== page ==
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In today’s world of politically correct insanity, it’s truly baffling that a significant number of Americans willingly invite in their homes these advanced devices that constantly eavesdrop on their conversations and actions. Yet, that’s become the norm with gadgets like Echo and Alexa, which feel like creepy spies sitting in the corner, recording every noise you make. Well, one guy learned the hard way just how risky that idea can be when his doorbell accused him of being “racist” and Amazon completely shut down his entire “smart home.” The guy’s name is Brandon Jackson, and he gave a detailed account of what went down that fateful day.


OnWednesday, May 31, 2023, I finally regained access to my Amazon account after an unexpected and unwarranted lockout that lasted nearly a week, from Thursday, May 25. This wasn’t just a simple inconvenience, though. I have a smart home, and my primary means of interfacing with all the devices and automations is through Amazon Echo devices via Alexa. This incident left me with a house full of unresponsive devices, a silent Alexa, and a lot of questions.

Brandon was unable to access his “smart house” devices and figured he had been hacked. Little did he know what was about to happen, all thanks to the Amazon Supreme Court, the mighty deciders of who gets electricity and who doesn’t.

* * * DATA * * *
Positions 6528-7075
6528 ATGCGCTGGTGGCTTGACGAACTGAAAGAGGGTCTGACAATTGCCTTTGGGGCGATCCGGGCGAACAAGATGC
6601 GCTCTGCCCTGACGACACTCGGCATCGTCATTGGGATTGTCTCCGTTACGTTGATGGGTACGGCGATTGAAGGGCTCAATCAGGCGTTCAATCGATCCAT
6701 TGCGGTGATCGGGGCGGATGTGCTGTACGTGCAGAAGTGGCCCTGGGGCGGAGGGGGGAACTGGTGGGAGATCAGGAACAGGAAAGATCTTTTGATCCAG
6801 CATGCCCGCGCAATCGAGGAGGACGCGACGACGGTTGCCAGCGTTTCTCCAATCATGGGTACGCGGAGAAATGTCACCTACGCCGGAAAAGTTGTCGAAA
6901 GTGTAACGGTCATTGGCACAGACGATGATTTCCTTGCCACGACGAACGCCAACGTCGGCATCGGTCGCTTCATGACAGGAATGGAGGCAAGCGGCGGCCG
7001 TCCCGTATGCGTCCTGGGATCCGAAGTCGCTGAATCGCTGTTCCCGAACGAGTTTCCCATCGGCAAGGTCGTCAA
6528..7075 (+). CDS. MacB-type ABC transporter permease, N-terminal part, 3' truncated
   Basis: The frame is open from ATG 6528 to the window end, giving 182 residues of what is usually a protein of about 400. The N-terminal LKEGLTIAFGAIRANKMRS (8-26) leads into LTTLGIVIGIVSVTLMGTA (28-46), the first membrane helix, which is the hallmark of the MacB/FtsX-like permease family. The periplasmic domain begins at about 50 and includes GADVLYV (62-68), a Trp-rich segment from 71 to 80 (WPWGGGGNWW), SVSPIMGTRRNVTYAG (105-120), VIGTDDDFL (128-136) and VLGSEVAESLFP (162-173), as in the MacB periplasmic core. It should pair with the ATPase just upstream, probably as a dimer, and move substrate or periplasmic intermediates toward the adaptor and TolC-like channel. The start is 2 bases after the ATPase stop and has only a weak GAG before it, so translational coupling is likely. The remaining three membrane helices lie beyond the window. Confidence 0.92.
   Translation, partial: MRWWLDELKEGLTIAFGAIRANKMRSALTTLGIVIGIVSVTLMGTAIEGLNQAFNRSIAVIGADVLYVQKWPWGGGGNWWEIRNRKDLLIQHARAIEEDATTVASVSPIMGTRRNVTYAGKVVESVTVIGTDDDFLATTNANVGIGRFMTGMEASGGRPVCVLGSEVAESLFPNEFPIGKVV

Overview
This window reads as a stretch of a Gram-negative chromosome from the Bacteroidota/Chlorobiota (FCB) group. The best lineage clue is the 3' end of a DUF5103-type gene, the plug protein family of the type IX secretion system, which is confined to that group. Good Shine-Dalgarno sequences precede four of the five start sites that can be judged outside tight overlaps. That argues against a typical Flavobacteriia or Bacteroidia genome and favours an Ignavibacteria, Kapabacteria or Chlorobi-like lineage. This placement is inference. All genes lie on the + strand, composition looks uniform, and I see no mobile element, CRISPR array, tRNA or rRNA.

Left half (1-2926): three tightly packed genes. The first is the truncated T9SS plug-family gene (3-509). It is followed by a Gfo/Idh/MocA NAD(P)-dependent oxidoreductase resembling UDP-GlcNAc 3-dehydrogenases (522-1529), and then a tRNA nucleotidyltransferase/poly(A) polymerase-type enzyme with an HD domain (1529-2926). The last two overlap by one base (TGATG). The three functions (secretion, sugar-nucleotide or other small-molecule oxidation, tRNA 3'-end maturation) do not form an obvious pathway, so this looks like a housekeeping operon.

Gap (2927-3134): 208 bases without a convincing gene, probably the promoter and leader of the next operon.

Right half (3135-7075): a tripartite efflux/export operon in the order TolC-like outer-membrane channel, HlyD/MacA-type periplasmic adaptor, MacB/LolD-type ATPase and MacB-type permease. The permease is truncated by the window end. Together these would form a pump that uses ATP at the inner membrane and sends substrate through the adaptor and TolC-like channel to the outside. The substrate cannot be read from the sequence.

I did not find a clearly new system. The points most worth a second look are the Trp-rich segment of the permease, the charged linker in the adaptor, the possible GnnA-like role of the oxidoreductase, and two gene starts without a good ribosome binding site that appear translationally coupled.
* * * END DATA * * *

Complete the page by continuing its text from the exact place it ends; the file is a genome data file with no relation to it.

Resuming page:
The sequence of events that led to this digital exile began innocuously enough. A package was delivered to my house on Wednesday, May 24, and everything seemed fine. The following day, however, I found that my Echo Show had signed out, and I was unable to interact with my smart home devices. My initial assumption was that someone might have attempted to access my account repeatedly, triggering a lockout. I use a fairly old email address for my Amazon account, and it’s plausible that an old password might have been exposed in a past data breach. However, I currently use strong, auto-generated passwords via Apple and employ two-factor authentication with an authenticator app, so unauthorized access seemed unlikely.

I swiftly checked my other accounts (social media, streaming apps, etc.) to ensure I hadn’t been compromised. All seemed normal, with no flood of notifications from Microsoft Authenticator that would indicate an attempted breach. Puzzled, I followed the advice of the Amazon app and dialed the customer service number it provided. That’s when things began to take a surreal turn.

Brandon reached out to the Amazon folks, who wasted no time informing him that his services had been suspended due to his doorbell outing him as a dirty, filthy “racist.” He was probably a Trump supporter as well. What a lout!

The representative told me I should have received an email, which I indeed found in my inbox. It was from an executive at Amazon. As I dialed the number provided in the email, I half-wondered if Amazon was experiencing some issues and I was unwittingly falling into a scam.

When I connected with the executive, they asked if I knew why my account had been locked. When I answered I was unsure, their tone turned somewhat accusatory. I was told that the driver who had delivered my package reported receiving racist remarks from my “Ring doorbell” (it’s actually a Eufy, but I’ll let it slide).